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Market News

 March 14, 2012
US corporates fuel solar boom as installations more than double

 The US solar industry smashed the record for new installations last year, deploying 1,855MW of new solar PV capacity, more than doubling the previous annual record of 887MW recorded during 2010.

According to the latest US SolarMarket Insight report from the Solar Energy Industries Association (SEIA) and analyst firm GTM Research, the level new installations grew 109 per cent in 2011, marking the first time the industry has deployed over a gigawatt of new capacity in a single year.

The report also revealed that the fourth quarter alone saw 755MW of new capacity installed, up 115 per cent year-on-year, as households and businesses rushed to complete solar projects ahead of the anticipated expiry of the US government's 1603 Treasury grant program.

The market is being driven in large part by businesses and utilities deploying solar technologies as a means of curbing their carbon emissions and diversifying their energy supplies.

Around 800MW of new capacity was installed by the commercial sector, driven by soaring demand in California and New Jersey, while utility scale projects provided a further 758MW of new capacity, nearly triple the level added in 2010. In contrast, only 297MW of new capacity was added by residential installations.

"In 2011, the market demonstrated why the U.S. is becoming a center of attention for global solar," said Shayle Kann, managing director of GTM Research's solar practice in a statement. "It was the first year with meaningful volumes of large-scale PV installations; there were 28 individual PV projects over 10MW in 2011, up from only two in 2009. Furthermore, the market continued to diversify nationally; eight states installed more than 50MW of solar each last year, compared to just five in 2010. These are all indicators of a vibrant market."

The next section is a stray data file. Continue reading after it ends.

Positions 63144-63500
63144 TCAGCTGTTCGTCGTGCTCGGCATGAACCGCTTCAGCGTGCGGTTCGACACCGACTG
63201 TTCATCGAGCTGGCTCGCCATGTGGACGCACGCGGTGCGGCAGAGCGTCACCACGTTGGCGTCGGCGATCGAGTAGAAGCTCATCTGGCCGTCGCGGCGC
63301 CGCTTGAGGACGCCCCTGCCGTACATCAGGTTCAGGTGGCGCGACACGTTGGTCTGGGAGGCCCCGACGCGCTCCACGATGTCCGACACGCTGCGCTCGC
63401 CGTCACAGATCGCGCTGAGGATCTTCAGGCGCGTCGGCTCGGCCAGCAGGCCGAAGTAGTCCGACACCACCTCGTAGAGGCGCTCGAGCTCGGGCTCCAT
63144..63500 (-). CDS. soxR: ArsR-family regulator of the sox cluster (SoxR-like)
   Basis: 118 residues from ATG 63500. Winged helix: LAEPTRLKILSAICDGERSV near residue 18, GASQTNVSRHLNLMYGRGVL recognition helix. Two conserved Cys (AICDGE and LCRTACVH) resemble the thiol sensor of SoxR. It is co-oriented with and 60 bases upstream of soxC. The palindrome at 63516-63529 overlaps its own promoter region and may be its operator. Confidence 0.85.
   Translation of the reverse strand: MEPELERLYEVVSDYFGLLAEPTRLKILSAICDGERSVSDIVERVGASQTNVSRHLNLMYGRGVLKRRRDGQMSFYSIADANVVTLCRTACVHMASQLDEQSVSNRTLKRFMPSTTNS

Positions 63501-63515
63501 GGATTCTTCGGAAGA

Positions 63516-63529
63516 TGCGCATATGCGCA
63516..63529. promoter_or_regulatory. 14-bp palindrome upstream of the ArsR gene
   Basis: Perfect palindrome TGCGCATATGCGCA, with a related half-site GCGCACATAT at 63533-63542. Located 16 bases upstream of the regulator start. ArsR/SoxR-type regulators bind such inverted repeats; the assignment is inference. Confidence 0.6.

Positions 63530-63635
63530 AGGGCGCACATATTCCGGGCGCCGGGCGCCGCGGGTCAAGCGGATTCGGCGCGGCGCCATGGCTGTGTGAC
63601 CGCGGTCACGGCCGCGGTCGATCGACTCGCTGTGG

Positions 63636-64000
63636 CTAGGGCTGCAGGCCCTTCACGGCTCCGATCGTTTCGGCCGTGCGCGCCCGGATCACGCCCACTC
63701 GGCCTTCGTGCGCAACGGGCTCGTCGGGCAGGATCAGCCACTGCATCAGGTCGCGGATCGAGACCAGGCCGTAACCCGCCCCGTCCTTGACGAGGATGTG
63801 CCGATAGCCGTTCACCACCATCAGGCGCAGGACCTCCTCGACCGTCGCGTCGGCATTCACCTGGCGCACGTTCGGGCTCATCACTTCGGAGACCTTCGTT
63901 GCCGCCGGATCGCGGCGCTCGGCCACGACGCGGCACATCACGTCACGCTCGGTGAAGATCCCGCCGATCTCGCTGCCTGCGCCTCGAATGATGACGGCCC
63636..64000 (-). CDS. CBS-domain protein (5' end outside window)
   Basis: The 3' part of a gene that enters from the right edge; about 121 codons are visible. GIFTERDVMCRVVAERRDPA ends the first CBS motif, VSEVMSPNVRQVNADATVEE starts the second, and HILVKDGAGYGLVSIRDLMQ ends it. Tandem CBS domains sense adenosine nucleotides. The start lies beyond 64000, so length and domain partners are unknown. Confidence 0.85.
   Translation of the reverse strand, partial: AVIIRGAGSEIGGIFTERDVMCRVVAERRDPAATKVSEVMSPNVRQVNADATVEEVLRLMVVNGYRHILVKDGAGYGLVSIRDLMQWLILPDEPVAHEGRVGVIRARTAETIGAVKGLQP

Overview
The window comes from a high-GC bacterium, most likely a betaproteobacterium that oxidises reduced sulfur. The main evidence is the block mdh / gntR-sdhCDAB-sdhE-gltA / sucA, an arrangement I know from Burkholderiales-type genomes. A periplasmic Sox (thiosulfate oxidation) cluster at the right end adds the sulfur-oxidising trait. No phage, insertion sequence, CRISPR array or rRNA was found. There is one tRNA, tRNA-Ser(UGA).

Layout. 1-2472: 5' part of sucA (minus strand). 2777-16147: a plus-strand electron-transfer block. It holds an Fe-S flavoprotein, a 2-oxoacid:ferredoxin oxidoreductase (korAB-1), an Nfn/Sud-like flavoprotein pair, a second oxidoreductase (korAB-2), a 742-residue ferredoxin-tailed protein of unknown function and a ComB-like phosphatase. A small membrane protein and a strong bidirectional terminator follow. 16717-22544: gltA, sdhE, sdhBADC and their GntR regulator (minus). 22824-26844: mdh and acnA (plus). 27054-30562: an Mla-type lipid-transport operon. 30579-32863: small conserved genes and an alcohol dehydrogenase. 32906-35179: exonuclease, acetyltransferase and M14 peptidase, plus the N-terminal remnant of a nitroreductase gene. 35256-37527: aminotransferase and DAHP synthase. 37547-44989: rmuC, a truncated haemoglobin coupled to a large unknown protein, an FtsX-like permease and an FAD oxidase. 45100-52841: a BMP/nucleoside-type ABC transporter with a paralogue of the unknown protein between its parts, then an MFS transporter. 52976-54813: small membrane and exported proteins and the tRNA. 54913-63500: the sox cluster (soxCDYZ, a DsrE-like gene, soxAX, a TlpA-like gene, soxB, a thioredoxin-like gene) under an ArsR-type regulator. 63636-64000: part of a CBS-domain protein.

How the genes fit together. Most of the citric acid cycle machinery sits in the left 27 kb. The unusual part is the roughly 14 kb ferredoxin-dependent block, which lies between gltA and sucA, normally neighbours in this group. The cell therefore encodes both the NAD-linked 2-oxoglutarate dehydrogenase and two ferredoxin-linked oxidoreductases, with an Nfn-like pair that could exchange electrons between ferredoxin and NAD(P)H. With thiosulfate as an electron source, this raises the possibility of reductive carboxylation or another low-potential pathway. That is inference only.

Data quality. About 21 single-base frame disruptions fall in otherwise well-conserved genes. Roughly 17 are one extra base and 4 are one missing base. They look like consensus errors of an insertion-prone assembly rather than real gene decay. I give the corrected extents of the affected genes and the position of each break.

The report also predicted that the trend is likely to continue, forecasting that falling solar technology prices mean that over 2,800MW of new capacity will be added this year. Moreover, a compound annual growth rate of 30 per cent is predicted through to 2016 as growing numbers of businesses and states turn to the technology.

Similar growth predictions were also put forward for the concentrated solar power (CSP) sector with the report noting that while new large scale solar thermal power plants were built in 2011, more than 1GW of concentrated solar power projects are now under construction with a flurry of new projects expected to come online in 2013.

In total the report calculated the US boasts 4GW of solar PV capacity and 500MW of CSP capacity, as well as a solar market that was worth more than $8.4bn last year.

"The solar industry is the fastest growing industry in America for the second year in a row," said Rhone Resch, president and chief executive of SEIA. "What we are seeing in the US is that policies are working to open new markets and remove barriers for solar. The industry is now poised for years of multi-gigawatt growth and the creation of tens of thousands of new jobs."

However, he added that the sector continued to face a number of challenges, most notably in the form of continuing uncertainty over the long term policy environments and fears over a potential trade row with China over low cost imports of solar panels.